By Consumers for Quality Care, on June 23, 2017
Photo by Heidi de Marco
An Alaska woman is battling her insurance company to receive a life-saving surgery, the Alaska Dispatch News details.
Barbara Ross, who supports a family of ten, has a hereditary lymphedema, which causes her body to retain fluid under the skin. After an injury, her condition worsened.
She lost the ability to exercise and her weight shot up, making the lymphedema worse. Now she can barely stand. Her legs are too big for her to drive a car. She developed hypertension, diabetes and peripheral neuropathy, with numbness and chronic pain.
Ross says she used to exercise and maintain a healthy diet, something she is no longer able to do.
Her skin breaks from the pressure of the fluid. She looks like an over-inflated balloon — and she kind of is. On one of her various hospitalizations for a weight-related infection, the intravenous fluids given by doctors built up until one of her legs burst and water flowed out.
Because of her illness, Ross’ life is painful, unhealthy and humiliating. And costly.
Ross’ doctors want her to undergo gastric bypass surgery, as a way to end the cycle of her illness.
Dr. Devery Mitchell … said the fluid retention and weight gain contribute to one another. Tackling the weight would help Ross get rid of the fluid and stay out of the hospital.
In 2015, a single hospitalization due to Ross’ lymphedema cost almost $200,000. Gastric bypass would only cost a fraction of her current health costs.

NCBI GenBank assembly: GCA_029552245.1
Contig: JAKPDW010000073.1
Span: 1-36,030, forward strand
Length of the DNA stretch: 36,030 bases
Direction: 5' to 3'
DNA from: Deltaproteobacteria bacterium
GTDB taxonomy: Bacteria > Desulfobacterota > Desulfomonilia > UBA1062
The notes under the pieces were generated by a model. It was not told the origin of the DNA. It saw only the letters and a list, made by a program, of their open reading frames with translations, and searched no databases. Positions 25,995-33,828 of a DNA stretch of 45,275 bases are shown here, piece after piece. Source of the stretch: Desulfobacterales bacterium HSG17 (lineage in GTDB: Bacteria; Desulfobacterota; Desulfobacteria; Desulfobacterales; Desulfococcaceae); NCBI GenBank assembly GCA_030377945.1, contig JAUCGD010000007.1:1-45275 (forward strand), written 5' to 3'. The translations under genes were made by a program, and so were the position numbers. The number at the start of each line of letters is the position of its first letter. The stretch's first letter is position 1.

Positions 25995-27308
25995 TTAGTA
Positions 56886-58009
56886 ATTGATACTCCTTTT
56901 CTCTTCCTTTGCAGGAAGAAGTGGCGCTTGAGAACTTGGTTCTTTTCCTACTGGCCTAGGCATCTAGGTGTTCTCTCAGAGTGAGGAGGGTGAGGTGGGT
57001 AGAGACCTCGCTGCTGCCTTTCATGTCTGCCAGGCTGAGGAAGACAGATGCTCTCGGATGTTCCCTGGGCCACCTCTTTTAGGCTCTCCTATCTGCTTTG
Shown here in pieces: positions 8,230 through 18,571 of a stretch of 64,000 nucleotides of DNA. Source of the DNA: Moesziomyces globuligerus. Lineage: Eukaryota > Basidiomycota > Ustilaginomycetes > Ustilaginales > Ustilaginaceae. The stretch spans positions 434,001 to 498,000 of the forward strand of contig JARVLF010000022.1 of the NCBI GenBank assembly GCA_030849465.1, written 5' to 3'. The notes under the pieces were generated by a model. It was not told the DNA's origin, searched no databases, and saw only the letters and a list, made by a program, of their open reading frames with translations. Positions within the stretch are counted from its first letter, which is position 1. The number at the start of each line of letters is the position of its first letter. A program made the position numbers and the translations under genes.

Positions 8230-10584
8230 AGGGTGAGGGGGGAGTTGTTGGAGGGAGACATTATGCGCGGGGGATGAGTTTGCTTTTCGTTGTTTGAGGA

However, Aetna has denied the surgery, saying that the procedure is not covered by Ross’ ACA plan. Even after Ross hired a lawyer to advocate for her, Aetna continues to deny the surgery.
Ross knows another means to get the surgery: if she left her job, she could get Medicaid to pay for the surgery.
“But, that’s not how I want to do things. I don’t want to do it the wrong way, I want to do it the right way. I paid the money for insurance. I’ve done what I was supposed to do. And I could understand if this was me being vain and trying to lose weight and get beautiful, but that is not what this is about. This is about me getting my life back,” she said.
Now, Ross’ family has gone to extreme measures to get her the gastric bypass surgery.
[I]nstead of quitting, the family is borrowing money for the operation. The mortgage on the house was five years from being paid off. Now a new mortgage has 30 years left and Ross has the money for the operation to get her life back.